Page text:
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ARCHAEOLOGY | The wonders of the Archaeological Museum Luigi Bernabò Brea in Lipari

Luigi Bernabó Brea and Madeleine Cavalier

The Regional Aeolian Archaeological Museum Luigi Bernabò Brea, born from a previous Antquarium and located on the plateau known as “Il Castello” (The Castle), was inaugurated in 1954.

Its arrangement was strongly desired by the scholar Bernabò Brea, to whom it was later dedicated, and by the famous Madeleine Cavalier. The latter, after having carried out prehistorical excavations and research in Liguria, was his research partner since 1951, when she took over the scientific direction of the excavations in Lipari and of all the archaeological activity in the Aeolian Islands. The collaboration between the two significantly allowed so much the expansion of the previous museum collection that it was necessary to open new centres. Today, the Archaeological Museum of Lipari consisting of six pavilions that contain respectively: Prehistory, Epigraphy, Minor Islands, Classical Age, Vulcanology and Paleontology of the Quaternary which are located in as many buildings. The exhibition makes use of a rich and exhaustive information that spread across captions in Italian and English. It documents the development of human settlements and the development of the successive civilizations in the Aeolian Archipelago.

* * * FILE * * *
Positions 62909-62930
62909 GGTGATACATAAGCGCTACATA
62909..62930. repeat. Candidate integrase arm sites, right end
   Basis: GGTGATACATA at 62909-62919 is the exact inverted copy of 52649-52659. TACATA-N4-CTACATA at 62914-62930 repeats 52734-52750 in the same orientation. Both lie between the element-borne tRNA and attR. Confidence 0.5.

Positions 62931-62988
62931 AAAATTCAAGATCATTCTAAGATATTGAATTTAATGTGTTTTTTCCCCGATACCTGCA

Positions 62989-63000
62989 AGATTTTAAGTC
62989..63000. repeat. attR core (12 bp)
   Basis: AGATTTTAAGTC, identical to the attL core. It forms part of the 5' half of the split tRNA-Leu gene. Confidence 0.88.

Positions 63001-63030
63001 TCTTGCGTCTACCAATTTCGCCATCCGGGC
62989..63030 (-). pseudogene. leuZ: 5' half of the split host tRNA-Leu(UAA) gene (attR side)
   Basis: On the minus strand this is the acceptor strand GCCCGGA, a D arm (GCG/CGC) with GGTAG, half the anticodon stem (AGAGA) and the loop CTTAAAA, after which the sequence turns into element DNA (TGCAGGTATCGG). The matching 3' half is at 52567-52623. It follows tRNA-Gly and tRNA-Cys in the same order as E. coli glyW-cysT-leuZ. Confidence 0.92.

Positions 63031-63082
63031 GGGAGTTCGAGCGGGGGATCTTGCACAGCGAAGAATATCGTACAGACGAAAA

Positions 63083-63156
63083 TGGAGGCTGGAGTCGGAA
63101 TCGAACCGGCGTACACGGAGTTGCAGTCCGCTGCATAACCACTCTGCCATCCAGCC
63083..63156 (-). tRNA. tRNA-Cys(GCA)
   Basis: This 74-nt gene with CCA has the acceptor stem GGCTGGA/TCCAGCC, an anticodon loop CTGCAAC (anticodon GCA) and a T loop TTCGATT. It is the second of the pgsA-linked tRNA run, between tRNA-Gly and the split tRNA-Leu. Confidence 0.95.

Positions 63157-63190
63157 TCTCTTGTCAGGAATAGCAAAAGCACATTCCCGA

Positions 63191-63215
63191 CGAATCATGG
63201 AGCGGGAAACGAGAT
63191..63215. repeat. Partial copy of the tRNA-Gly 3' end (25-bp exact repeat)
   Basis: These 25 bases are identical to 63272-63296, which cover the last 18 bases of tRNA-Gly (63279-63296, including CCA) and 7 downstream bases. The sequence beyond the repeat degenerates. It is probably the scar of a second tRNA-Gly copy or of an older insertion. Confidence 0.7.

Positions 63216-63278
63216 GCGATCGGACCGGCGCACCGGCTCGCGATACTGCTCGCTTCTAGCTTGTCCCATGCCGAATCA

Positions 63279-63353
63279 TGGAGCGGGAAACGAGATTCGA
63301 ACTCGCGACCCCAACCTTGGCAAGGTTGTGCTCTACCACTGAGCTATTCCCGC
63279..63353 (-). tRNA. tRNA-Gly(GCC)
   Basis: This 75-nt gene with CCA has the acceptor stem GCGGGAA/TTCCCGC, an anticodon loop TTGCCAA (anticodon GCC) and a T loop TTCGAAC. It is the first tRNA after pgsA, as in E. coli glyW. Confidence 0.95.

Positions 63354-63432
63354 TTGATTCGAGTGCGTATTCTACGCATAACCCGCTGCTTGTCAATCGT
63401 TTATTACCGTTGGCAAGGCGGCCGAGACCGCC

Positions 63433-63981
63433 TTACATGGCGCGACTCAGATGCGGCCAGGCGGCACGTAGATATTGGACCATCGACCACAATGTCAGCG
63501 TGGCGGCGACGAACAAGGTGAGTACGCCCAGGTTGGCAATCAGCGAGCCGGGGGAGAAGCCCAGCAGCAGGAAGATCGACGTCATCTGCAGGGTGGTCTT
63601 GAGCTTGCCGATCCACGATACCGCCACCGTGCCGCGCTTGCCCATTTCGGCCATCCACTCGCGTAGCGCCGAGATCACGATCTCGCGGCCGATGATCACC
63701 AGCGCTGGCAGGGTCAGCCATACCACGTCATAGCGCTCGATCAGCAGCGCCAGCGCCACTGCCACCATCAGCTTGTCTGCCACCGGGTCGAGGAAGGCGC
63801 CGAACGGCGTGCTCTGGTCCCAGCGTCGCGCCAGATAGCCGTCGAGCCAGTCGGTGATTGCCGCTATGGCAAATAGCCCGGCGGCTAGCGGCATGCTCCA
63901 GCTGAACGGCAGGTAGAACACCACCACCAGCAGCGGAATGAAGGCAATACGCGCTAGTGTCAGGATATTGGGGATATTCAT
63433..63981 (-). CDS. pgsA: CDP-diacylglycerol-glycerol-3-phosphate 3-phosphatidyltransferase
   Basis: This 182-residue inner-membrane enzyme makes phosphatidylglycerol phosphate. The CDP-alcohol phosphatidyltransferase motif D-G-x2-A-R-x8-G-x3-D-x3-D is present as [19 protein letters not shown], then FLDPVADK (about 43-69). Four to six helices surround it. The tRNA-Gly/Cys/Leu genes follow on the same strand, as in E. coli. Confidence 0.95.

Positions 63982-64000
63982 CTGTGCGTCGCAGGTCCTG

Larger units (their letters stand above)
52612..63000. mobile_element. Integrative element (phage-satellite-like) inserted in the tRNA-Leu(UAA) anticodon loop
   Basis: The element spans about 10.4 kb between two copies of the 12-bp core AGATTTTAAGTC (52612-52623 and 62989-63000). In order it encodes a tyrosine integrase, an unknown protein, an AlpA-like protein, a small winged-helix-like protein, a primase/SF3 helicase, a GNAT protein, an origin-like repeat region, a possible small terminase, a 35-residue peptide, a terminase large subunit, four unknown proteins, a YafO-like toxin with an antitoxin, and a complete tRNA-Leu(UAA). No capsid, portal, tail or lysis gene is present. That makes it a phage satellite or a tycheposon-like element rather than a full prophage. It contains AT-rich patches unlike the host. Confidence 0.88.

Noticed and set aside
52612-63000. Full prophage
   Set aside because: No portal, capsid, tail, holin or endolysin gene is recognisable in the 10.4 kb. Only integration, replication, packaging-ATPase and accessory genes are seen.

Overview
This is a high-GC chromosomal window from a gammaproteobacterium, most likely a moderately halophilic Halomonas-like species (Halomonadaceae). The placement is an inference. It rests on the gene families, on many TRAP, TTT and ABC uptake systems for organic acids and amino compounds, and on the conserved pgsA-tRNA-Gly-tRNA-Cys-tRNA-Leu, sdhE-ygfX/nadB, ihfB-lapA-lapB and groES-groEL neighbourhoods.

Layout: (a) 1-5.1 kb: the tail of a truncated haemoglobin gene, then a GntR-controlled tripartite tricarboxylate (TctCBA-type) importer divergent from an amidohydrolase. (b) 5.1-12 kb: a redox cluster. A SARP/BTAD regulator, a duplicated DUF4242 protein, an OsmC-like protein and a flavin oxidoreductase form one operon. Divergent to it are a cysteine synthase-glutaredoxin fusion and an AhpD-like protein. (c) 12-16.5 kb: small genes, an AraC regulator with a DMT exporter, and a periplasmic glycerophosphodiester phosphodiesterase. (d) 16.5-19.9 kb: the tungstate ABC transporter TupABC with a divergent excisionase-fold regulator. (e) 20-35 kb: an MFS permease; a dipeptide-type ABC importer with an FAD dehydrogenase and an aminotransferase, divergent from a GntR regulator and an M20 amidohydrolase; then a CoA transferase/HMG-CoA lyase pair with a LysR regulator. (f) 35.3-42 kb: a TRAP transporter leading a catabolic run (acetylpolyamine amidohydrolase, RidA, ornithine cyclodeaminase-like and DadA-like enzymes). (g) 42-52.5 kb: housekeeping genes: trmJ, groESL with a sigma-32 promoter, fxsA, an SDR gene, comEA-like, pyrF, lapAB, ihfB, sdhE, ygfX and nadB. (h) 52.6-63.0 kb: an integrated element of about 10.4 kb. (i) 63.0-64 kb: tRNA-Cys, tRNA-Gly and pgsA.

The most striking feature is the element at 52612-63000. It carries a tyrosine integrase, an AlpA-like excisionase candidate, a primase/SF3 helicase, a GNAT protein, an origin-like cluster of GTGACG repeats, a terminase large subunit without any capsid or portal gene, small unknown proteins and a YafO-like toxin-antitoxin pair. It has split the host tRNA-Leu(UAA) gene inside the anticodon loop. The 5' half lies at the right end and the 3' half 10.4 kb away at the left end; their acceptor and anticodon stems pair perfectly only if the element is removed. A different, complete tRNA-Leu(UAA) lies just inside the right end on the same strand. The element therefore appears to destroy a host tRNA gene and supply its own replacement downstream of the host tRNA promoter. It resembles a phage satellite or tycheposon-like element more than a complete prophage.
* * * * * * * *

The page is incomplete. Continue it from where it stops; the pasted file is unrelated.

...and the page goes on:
The Prehistoric Section

This Section is located in an eighteenth century building which, built on the ruins of the Norman monastery, was the seat of the “Palazzo Vescovile” (Bishop’s Palace). The finds preserved in it show the succession of cultures from the Neolithic age (end of the 5th millennium BC) to the Late Bronze Age (11th-10th century BC). The materials come from excavations carried out in the area of “Il Castello”and in the areas that have given their names to successive cultures. From Piano Conte, for example, we get the typical ceramics of the homonymous Middle Eneolithic culture; from Castellaro Vecchio, on the other hand, the traces of the most ancient Neolithic settlements come. To these are added the artifacts found in Contrada Diana and Spatarella. In this section, for the Bronze Age, the finds from the settlements of the culture of Capo Graziano (Filicudi) and the culture of Milazzese (Panarea) are also exhibited.

The exhibition itinerary of the Prehistoric Section of the Museum continues with the evidence of Ausonius I and Ausonius II, whose handcrafted ceramics seem similar to those of the Late-Apennine and to the Protovillanovian culture of the Italian peninsula. Finally, the itinerary ends with the interesting votive offerings, found inside the bothros dedicated to Aeolus, dating back to the Cnidian foundation of Lipàra (580-576 BC).

The Epigraphical Section of the Museum

The Epigraphical Section of the Archaeological Museum of Lipari is also located in the former “Palazzo Vescovile”, inside Room X. This exhibits numerous memorial stones and funerary stelae from the Greek and Roman age, found in the archaeological area of Contrada Diana. The inscriptions bear the names of the deceased, to which, at times, dedicatory or auspicious formulas are added. The large number of finds made it necessary to place the numerous stelae also in the adjacent garden, where they are accompanied by numerous sarcophagi from the same necropolis.

The Minor Islands Section